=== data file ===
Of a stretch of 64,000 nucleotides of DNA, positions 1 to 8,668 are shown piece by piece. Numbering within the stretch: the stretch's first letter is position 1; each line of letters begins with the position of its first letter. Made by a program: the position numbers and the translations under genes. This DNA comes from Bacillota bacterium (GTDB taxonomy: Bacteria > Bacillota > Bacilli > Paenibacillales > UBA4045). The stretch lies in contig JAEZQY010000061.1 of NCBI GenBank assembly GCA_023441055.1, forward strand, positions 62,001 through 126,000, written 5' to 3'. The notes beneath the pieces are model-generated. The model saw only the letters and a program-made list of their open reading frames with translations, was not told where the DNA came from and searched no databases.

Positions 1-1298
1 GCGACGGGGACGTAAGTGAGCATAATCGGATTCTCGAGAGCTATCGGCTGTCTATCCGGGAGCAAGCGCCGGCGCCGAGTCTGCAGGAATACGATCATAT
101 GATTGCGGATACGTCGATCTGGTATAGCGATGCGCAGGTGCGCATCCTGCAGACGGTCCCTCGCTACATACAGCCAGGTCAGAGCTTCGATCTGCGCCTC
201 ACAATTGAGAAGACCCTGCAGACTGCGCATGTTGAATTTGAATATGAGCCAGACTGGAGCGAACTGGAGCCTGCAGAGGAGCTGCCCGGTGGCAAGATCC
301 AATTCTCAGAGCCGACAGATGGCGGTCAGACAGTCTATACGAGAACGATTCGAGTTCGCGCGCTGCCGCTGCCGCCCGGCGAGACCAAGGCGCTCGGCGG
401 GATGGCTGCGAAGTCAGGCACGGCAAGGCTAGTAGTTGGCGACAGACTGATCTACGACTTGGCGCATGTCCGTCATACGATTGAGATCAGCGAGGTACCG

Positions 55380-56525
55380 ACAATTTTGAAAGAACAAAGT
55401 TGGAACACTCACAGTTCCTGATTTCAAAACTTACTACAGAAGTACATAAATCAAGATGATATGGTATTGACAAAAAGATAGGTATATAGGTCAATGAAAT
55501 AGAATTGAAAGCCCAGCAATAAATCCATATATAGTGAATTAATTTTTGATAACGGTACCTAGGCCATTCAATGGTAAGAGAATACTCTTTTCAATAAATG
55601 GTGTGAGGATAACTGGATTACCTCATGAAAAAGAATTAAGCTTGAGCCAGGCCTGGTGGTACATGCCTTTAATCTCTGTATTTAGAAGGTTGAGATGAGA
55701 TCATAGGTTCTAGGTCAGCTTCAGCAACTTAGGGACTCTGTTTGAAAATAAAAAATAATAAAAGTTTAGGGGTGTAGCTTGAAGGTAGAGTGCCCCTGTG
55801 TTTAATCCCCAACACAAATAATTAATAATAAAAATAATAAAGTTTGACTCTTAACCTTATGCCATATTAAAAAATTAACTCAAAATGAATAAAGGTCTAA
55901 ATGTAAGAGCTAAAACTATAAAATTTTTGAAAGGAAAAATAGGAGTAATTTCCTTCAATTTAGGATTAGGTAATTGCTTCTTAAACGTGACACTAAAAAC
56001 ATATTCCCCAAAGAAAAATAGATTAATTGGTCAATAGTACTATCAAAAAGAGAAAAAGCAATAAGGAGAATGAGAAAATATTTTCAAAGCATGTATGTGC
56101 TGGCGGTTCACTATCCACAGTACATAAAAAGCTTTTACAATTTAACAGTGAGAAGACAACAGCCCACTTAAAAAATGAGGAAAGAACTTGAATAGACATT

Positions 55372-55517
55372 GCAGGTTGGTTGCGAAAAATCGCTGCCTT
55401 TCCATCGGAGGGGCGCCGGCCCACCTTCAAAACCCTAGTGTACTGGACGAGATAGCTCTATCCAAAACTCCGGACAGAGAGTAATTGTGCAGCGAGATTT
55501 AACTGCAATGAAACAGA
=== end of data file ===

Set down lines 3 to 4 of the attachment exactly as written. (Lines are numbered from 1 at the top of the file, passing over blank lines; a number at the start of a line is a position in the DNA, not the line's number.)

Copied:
1 GCGACGGGGACGTAAGTGAGCATAATCGGATTCTCGAGAGCTATCGGCTGTCTATCCGGGAGCAAGCGCCGGCGCCGAGTCTGCAGGAATACGATCATAT
101 GATTGCGGATACGTCGATCTGGTATAGCGATGCGCAGGTGCGCATCCTGCAGACGGTCCCTCGCTACATACAGCCAGGTCAGAGCTTCGATCTGCGCCTC